HDMI splitter?
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  • Hi all.

    So I've run out of HDMI ports on my telly, and I'm having to switch it between my PS5 and Series S all the time, which I don't want to be doing, does anyone use and can recommend a splitting device? That will recognise when one is off and the other is on, and is compatible with high speed HDMI and also Isn't going to cause me lots of HDCP problems because I swear I bought something like this once before and it didn't even work? Thanks!
    Gamertag: Laddergoat       PSN: HMV
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  • Send me your PS5 and problem solved.
    "Plus he wore shorts like a total cunt" - Bob
  • I bought one of these for under £15.

    Hdmi Switch, mrocioa 3 Port input 1 out 4K Hdmi Switcher Box with Remote. Hdmi Splitter 4K Hub. Support PS4/ Xbox One/Fire TV/Apple TV/SKY BOX/STB/DVD/Laptop/Roku.

    It's pretty shit and freaks out when I plug the series s or ps5 in so don't buy one or anything else that looks like a rebadged version. They're cheap shit. Works fine with the bt box and switch though so maybe it's the awesome power of next gen it can't handle.
  • Use mind control.
  • I’ve got some cheap piece of shit from Amazon that should auto-switch between the PS4 and the Nintendo and sometimes it does but sometimes it doesn’t and you have to get up and press the switch yourself and you wonder why you bought a cheapo shit one instead of one that might actually work as intended but even if you were going to do that you wouldn’t know where to buy one anyway.
  • I think auto-switching ones get confused by devices that stay in standby modes or stay on at all times. A bit shit, really. There should be better tech for this.

    If nobody here has an answer, maybe look on avforums.com - they must have a thread on HDMI splitters somewhere.
  • So last time I looked these couldn’t handle 4K @120 so if you intend to run your ps5 and or Series X (and you have the right telly) then your gonna miss out some of their features.  I tried running the switch and sky through one a while back but the remote control never fucking worked and it turns out it’s just easier to flip the hdmi between devices than it was fuck about getting that thing to work.  Waste of money tbh.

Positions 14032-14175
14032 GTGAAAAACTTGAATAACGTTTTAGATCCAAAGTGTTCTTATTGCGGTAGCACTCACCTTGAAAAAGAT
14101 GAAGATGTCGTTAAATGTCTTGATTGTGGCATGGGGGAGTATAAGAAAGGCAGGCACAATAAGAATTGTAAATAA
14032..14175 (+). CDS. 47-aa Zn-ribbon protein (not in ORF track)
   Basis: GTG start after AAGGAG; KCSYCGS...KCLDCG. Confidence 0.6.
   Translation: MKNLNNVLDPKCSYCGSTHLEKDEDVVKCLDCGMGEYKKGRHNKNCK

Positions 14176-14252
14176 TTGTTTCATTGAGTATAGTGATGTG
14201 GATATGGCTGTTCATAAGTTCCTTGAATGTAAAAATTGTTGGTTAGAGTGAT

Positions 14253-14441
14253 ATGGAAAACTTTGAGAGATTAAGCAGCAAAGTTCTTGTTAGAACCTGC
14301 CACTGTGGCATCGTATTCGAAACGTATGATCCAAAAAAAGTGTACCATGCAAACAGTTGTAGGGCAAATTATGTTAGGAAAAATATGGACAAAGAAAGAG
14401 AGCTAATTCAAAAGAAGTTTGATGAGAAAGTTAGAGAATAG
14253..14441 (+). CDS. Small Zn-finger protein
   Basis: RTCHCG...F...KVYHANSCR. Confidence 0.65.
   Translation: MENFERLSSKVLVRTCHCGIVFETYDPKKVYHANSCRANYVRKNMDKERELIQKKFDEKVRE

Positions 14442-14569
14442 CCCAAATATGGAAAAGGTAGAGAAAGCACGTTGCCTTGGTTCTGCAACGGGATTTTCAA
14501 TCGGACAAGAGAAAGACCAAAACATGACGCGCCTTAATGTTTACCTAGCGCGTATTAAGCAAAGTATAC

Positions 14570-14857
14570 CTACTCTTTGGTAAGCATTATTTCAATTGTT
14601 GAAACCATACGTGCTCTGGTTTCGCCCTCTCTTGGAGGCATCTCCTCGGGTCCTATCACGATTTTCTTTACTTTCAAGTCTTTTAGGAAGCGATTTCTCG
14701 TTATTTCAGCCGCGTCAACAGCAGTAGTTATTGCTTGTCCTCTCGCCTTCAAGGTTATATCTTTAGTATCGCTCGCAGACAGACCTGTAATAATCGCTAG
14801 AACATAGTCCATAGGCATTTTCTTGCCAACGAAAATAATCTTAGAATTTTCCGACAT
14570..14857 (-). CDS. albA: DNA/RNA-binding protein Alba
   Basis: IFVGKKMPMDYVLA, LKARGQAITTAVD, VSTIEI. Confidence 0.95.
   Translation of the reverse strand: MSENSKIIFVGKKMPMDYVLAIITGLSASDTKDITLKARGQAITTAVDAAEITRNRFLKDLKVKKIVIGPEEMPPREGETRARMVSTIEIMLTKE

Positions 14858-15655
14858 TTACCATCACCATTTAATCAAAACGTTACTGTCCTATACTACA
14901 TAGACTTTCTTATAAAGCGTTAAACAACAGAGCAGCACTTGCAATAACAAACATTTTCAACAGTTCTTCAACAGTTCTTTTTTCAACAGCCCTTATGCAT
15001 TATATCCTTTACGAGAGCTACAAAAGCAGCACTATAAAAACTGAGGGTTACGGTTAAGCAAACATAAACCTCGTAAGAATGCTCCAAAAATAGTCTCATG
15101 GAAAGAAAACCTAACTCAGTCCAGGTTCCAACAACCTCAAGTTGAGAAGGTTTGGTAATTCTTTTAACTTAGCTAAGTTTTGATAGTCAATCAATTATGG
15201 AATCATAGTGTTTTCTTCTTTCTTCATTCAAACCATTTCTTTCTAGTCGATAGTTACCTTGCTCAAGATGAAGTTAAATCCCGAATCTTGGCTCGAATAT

• In fact, in answer to your original question, yes they do exist and I have one that I can sell you!
  • I looked around a lot just before getting my new TV and nope, couldn’t find anything that handles HdMI 2.1, but I have enough ports. For now.
    I am a FREE. I am not MAN. A NUMBER.
  • Raiziel
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    Are modern TVs supplying more than a measly 2 or 3 HDMI ports these days?
    Get schwifty.
  • 4 but you need one for your Sonos bar.
  • I think the only answer that’ll really work is expensive - getting a fancy AV receiver which has lots of HDMI inputs.
  • So last time I looked these couldn’t handle 4K @120 so if you intend to run your ps5 and or Series X (and you have the right telly) then your gonna miss out some of their features.  I tried running the switch and sky through one a while back but the remote control never fucking worked and it turns out it’s just easier to flip the hdmi between devices than it was fuck about getting that thing to work.  Waste of money tbh.
    Yup, was certainly the case when I bought one from Amazon last Christmas. My screen is 1080p so it wasn't an issue for me, and the box I bought has been really good, but yeah, be careful, because unless tech has caught up, there certainly wasn't one available 9 months ago that could actually do the very latest HDMI specs for stuff like 4K 120hz.
    Come with g if you want to live...
  • *moved to off-topic.
    Come with g if you want to live...
  • The one I bought can be found here.
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  • Yossarian
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    4K/120 probably isn’t a big concern, I doubt we’ll see many games take advantage of it at all in the coming gen, HDMI 2.0 is good enough for 1440/120 which seems to be already becoming the standard for 120hz modes in games.

    The things I’d be concerned about a splitter messing with are VRR, ALLM (or game mode or whatever your TV calls it) and surround sound signals if you’ve got a setup.
  • Dark Soldier
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    There's barely a PC that can do 4k 120 on anything AAA new (bar DOOM and Eternal) so I really wouldn't worry about it unless youre looking to play 5-10 year old games like that.
  • It might well happen with DLSS 3 or similar. Not that I can tell much difference between 60 and 120Hz at the best of times, unless it's VR.
    "Plus he wore shorts like a total cunt" - Bob
  • EvilRedEye